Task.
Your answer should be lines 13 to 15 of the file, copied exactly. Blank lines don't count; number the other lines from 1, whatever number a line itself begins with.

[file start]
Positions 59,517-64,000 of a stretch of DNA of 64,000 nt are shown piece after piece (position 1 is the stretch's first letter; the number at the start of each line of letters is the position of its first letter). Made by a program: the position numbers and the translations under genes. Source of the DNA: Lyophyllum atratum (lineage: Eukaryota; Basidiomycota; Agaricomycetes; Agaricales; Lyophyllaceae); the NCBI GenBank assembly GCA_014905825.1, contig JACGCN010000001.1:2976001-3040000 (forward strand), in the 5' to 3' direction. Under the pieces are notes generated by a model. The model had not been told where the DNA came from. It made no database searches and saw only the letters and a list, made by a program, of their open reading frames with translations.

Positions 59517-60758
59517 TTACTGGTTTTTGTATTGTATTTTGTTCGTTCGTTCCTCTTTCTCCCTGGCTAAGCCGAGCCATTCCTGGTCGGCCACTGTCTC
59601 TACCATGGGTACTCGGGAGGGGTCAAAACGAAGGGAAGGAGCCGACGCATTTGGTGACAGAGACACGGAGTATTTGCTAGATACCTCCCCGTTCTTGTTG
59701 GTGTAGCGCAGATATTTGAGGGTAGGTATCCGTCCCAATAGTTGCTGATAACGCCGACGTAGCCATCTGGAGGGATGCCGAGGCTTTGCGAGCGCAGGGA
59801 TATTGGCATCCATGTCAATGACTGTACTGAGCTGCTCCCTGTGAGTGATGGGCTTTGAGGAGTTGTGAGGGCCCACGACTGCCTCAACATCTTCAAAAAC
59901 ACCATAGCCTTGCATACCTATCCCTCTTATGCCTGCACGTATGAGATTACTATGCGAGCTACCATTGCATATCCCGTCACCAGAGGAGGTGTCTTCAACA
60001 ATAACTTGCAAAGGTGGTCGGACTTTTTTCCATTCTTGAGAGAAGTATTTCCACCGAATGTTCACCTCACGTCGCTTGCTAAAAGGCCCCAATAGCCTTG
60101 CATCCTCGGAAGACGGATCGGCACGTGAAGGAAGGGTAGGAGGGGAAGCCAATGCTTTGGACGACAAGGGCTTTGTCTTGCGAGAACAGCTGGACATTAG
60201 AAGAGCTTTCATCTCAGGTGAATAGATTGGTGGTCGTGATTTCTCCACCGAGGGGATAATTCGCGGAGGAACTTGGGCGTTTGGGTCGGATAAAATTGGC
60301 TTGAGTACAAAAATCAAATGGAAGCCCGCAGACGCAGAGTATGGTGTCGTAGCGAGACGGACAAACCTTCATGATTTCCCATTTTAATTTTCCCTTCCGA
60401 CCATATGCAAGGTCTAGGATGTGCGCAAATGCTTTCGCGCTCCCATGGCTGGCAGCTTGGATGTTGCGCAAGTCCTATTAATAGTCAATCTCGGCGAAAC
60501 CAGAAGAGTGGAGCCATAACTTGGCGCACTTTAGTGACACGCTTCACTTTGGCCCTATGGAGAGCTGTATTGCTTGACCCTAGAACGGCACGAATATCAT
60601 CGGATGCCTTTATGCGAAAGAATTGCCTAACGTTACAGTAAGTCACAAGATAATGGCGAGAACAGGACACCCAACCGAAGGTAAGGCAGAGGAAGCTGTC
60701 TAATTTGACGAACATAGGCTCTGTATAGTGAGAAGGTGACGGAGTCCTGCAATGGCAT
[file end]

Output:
60501 CAGAAGAGTGGAGCCATAACTTGGCGCACTTTAGTGACACGCTTCACTTTGGCCCTATGGAGAGCTGTATTGCTTGACCCTAGAACGGCACGAATATCAT
60601 CGGATGCCTTTATGCGAAAGAATTGCCTAACGTTACAGTAAGTCACAAGATAATGGCGAGAACAGGACACCCAACCGAAGGTAAGGCAGAGGAAGCTGTC
60701 TAATTTGACGAACATAGGCTCTGTATAGTGAGAAGGTGACGGAGTCCTGCAATGGCAT